Long-time Southeast folk musician Andy Ferguson, who plays a dozen instruments in half-a-dozen bands, likens Juneau's folk festival tradition to an enormous beast that comes out every April.
"If nobody organized folk fest, it would probably happen anyway," he said. "It is so huge, the stage is burgeoning."
Maridon Boario, the president of the Alaska Folk Festival board, might not call the event a beast, but she said this year it will be full of diversity and surprises, drawing musicians from all over Southeast and as far away as Scotland.
"It is seven nights and two full days of just music and jamming," she said. "For someone who has never been there, it's an incredible venue to hear all different styles of music. We have everything: bluegrass, old-time, Cajun, Klezmer. Someone can sit there from 7 to midnight. It's friendly, fun and free."
The 29th Annual Alaska Folk Festival begins Monday, April 7, and continues until Sunday, April 13. Concerts of 15-minute sets run 7 to about 11 p.m. daily, plus noon to 4 p.m. Saturday and Sunday, April 12 and 13, at Centennial Hall. Dances start at 7 p.m. Thursday, April 10, Friday, April 11, and Saturday, April 12, at the National Guard Armory. Workshops and other events run throughout the weekend of April 12. A full schedule of festival events will be published in Sunday's Juneau Empire.
This year's headline band is Barachois, a group of Acadian musicians from a small French-speaking region of Canada's Prince Edward Island.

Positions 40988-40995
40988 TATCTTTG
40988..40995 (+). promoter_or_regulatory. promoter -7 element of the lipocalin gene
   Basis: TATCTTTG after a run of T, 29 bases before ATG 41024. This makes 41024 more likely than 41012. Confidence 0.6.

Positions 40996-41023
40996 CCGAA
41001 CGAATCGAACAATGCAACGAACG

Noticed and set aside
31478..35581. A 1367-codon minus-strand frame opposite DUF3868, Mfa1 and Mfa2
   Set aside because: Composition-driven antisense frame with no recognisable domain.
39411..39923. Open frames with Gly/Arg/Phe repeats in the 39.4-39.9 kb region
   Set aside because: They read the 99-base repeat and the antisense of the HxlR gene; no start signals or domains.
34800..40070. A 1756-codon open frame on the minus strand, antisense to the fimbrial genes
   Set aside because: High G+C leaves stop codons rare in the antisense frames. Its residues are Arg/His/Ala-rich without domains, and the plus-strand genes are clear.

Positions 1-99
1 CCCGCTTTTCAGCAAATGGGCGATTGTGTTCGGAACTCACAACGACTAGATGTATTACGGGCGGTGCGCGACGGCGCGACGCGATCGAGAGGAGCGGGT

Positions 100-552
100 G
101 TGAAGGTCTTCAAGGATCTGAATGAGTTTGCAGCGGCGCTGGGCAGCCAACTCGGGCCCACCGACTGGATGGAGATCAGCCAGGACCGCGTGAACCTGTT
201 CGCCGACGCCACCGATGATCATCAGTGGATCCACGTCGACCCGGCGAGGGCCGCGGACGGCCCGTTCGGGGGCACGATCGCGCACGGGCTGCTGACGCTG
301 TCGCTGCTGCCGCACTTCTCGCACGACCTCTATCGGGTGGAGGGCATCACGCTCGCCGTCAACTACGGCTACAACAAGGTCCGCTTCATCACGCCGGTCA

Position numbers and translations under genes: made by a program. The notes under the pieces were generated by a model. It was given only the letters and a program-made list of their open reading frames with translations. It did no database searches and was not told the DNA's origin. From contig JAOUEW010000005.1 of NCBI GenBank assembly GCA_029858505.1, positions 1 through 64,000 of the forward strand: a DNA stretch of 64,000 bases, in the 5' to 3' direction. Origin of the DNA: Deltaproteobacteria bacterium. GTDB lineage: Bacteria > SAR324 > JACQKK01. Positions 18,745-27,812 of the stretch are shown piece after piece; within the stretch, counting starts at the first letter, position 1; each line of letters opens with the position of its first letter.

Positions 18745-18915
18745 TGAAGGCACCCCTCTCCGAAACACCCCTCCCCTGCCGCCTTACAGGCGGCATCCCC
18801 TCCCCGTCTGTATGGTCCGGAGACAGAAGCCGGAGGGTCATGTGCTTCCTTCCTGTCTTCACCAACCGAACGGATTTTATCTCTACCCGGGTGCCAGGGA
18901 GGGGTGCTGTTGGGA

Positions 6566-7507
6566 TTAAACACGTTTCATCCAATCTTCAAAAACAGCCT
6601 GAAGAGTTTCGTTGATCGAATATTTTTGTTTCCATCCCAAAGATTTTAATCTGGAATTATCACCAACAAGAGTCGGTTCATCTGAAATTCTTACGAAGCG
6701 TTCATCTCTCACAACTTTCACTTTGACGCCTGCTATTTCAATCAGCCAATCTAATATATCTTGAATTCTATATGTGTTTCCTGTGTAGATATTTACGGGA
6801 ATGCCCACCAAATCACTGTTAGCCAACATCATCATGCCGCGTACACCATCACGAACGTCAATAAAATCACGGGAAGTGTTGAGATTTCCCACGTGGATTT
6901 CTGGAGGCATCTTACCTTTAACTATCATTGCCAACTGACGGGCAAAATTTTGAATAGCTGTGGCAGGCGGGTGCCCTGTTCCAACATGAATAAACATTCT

"(Former Folk Festival Board President) Jack Fontanella had heard about them and brought all their information to us," Boario said. "They got rave reviews all over the country and they are totally in demand. It fell into our laps that they were open, and we were pretty excited and jumped on it."
Other highlights include guest caller Brian DeMarcus of Eagle River, who was the caller for the 21st festival. From North Carolina, he has been attending music festivals since 1967. He was a founding member of The Green Grass Cloggers, who performed at Carnegie Hall and on national TV shows in the 1970s. He has performed at every major folk festival in North America, and once called a dance for 4,000 at the Philadelphia Folk Festival. He teaches high school and plays banjo in the bands Fat Weasel, and the ZydeCohos.
The old-time band Foghorn is coming from Portland, Ore., and will be playing at the Alaskan Hotel Bar as well as at the festival dances. There is no official dance band this year, Boario said.
Gary Gouker plays the harmonica in a band from Sitka called Belly Meat, named for the band members' favorite part of a salmon. Formerly a folk festival regular, Gouker hasn't come since the mid-'90s because of his fishing schedule. If he can round up all of his band members, he'll be there this year, he said.
"Mostly we are just coming over to hook up with other people and jam," he said. "We just figured it was about time."
Collette Costa, a festival emcee and radio personality on KBJZ-FM, started coming to the festival five years ago. Three years ago, she started her own act in an effort to represent "musical genres that have not been represented at folk fest but are still deeply bound in American culture: gospel, Dixie and Motown," she said. Her act this year is called Costa's Deep Knee Benders. Costa said she likes the festival because it offers an opportunity for amateurs to be on stage.
"We are one giant bundle of insecurity and fear," she said. " It is nice to know that we can be around people as insecure as we are. ... We just had our first rehearsal last night and we could go down in flames."
Julia O'Malley can be reached at firstname.lastname@example.org.
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